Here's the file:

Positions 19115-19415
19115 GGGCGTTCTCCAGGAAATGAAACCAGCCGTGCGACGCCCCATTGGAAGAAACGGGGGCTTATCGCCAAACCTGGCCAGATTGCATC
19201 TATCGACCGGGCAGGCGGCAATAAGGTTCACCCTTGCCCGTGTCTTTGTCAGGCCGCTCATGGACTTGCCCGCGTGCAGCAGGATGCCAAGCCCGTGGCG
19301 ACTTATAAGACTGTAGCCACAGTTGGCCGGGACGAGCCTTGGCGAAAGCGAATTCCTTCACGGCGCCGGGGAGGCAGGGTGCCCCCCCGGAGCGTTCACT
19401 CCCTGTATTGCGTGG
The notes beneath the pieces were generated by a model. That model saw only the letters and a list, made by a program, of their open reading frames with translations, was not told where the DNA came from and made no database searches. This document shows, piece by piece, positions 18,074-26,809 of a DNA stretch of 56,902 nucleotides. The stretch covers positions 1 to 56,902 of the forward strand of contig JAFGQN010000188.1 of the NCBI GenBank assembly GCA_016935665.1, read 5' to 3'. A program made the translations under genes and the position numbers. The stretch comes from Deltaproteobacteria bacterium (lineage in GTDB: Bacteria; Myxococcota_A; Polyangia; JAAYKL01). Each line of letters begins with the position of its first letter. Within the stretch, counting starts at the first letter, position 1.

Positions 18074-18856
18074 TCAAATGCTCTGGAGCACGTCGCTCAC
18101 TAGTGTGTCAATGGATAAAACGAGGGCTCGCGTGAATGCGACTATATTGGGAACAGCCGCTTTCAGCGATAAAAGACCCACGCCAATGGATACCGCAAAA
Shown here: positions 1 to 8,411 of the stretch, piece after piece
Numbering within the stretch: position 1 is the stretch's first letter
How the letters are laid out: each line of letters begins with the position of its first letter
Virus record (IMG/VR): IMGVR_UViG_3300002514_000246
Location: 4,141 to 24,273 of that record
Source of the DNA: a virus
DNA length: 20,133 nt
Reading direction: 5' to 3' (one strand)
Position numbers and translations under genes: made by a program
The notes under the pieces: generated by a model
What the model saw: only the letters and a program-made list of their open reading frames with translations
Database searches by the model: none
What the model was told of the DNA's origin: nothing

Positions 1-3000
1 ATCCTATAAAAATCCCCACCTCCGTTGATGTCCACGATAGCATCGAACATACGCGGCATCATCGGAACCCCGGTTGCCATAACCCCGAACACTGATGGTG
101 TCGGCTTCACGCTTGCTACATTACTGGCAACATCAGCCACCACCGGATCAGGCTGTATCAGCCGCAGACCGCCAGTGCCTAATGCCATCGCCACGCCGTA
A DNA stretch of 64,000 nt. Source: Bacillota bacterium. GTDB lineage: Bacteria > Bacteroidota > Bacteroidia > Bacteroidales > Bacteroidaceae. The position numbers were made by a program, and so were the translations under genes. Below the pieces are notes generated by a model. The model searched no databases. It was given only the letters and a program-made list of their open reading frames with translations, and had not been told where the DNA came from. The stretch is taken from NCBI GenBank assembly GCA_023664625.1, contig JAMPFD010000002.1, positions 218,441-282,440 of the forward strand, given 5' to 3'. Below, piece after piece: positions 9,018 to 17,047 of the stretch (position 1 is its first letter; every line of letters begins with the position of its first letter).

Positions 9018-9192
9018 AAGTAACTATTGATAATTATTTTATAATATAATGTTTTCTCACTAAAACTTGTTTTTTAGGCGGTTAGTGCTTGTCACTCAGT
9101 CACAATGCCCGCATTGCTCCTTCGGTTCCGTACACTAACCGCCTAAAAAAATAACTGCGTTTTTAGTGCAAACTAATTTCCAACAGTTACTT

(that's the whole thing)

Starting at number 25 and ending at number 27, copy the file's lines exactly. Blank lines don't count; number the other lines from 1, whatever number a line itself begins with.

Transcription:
101 TCGGCTTCACGCTTGCTACATTACTGGCAACATCAGCCACCACCGGATCAGGCTGTATCAGCCGCAGACCGCCAGTGCCTAATGCCATCGCCACGCCGTA
A DNA stretch of 64,000 nt. Source: Bacillota bacterium. GTDB lineage: Bacteria > Bacteroidota > Bacteroidia > Bacteroidales > Bacteroidaceae. The position numbers were made by a program, and so were the translations under genes. Below the pieces are notes generated by a model. The model searched no databases. It was given only the letters and a program-made list of their open reading frames with translations, and had not been told where the DNA came from. The stretch is taken from NCBI GenBank assembly GCA_023664625.1, contig JAMPFD010000002.1, positions 218,441-282,440 of the forward strand, given 5' to 3'. Below, piece after piece: positions 9,018 to 17,047 of the stretch (position 1 is its first letter; every line of letters begins with the position of its first letter).

Positions 9018-9192